When servants become masters

Each citizen of Newfoundland should benefit equally from the royalties of our resources, but we don’t, just the select few.

When politicians are looking for your vote, they promise to serve you and work for you and the district to the best of their ability. But once they are elected they take on the masters’ role and we become the lowly servants, until the next election rolls around. Then they will spend our tax dollars like there is no tomorrow just to get back into the job again. But they won’t spend it where it can’t be seen by the most people.

If you happen to live in a secluded community with only 25 or 30 voters, you will be ignored, even if you provide a valuable service to the public and put millions of dollars into the economy, and create thousands of man hours of work for people. But if you lived in a community of several hundred voters, even if they didn’t produce much wealth for the economy, they would be taken care of. That is the serious flaw of Democracy. Money will be spent, not where it is most needed, but where it will garner the most votes.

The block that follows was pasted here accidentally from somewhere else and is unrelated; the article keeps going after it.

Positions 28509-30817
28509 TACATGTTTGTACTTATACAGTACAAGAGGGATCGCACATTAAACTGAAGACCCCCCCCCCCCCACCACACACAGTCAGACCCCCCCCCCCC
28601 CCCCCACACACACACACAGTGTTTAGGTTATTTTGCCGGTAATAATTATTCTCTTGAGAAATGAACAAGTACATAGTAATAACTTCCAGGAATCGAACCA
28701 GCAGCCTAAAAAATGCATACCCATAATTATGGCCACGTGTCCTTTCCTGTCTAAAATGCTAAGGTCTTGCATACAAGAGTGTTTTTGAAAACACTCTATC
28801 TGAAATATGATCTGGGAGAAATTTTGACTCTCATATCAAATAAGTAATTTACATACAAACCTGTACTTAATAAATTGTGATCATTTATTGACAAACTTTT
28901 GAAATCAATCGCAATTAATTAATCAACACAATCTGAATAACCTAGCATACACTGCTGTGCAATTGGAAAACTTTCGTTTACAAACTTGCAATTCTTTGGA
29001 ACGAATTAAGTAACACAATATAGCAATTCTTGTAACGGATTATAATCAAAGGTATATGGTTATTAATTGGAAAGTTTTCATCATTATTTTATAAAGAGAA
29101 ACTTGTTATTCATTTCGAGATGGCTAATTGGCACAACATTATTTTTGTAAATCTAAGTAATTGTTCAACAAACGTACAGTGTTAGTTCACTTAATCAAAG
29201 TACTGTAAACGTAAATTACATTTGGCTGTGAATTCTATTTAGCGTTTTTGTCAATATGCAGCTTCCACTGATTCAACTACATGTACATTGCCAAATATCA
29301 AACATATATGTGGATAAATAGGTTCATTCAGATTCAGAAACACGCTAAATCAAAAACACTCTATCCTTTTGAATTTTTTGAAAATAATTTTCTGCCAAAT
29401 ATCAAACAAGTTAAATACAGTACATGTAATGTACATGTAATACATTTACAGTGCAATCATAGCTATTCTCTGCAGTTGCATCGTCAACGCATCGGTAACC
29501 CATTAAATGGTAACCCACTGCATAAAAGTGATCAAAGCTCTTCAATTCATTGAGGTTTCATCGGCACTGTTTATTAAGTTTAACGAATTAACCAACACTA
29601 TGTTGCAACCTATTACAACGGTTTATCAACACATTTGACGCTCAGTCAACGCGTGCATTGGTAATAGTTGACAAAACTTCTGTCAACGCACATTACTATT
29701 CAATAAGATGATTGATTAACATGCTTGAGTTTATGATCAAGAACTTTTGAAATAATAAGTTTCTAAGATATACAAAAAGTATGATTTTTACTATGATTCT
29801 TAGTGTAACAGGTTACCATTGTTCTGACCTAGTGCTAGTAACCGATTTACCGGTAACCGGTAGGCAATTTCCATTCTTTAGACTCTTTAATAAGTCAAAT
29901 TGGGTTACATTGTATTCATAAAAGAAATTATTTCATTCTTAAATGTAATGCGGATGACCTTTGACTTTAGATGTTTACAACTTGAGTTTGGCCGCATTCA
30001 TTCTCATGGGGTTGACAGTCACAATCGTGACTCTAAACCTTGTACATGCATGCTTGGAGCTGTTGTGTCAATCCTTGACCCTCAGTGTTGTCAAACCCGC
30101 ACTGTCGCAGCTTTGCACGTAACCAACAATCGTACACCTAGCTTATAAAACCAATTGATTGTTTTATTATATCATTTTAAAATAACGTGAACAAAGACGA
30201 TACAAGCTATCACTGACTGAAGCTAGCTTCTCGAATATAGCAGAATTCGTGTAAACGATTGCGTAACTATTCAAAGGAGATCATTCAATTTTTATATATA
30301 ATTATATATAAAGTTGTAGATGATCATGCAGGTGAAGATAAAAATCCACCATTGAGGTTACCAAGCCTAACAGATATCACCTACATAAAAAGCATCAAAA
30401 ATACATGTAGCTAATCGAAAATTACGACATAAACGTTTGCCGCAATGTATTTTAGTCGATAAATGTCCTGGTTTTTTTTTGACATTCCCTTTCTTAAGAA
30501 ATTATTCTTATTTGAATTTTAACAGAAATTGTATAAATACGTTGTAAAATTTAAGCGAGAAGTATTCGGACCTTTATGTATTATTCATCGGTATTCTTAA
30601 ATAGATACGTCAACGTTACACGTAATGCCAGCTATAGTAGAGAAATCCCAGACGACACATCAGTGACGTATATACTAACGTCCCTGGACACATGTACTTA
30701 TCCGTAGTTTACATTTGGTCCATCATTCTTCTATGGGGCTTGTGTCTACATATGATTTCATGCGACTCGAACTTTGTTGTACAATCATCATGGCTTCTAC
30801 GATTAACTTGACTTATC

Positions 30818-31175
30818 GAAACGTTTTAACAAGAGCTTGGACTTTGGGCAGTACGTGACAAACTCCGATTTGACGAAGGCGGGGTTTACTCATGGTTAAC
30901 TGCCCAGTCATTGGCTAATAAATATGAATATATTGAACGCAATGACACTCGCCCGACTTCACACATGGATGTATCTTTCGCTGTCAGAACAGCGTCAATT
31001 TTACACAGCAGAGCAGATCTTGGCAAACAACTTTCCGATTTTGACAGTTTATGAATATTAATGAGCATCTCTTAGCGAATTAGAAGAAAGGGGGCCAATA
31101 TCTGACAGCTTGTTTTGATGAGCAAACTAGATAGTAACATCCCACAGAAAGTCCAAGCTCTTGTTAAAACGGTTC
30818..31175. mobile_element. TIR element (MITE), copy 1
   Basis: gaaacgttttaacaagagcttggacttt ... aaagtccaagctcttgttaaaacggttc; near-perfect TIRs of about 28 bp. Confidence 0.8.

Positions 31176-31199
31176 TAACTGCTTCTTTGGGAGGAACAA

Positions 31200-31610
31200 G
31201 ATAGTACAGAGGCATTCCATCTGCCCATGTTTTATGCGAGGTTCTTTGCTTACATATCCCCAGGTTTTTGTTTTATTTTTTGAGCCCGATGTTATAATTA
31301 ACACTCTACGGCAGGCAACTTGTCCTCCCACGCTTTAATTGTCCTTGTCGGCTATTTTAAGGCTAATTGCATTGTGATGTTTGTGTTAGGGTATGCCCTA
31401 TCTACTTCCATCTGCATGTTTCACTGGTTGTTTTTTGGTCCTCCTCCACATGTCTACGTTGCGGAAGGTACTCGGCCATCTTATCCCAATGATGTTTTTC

That is the position Wooddale finds itself in now. Even though we produce millions of pounds of food and millions of dollars for the economy, we only have a few votes, and we are out of sight of the public, so our governments just ignore our needs, as they have for the past 40 years. Our road has deteriorated to the point that it is below the bottom of the ditches in many places, so heavy rain and melting snow uses the road as the ditch, which further erodes the road. After 40 years of grading, there is little left to grade.

We are in rural Newfoundland, most of tax dollars are spent in urban Newfoundland, we produce a much need commodity, food, which is consumed mostly in urban communities, which produce little food if any. Urban dwellers get the best paved roads to drive on while we get the worst gravel roads to get our products to market on. The billions of dollars from oil revenue seems to benefit only urban dwellers that live close to where it is brought ashore. Each citizen of Newfoundland should benefit equally from the royalties of our resources, but we don’t, just the select few.

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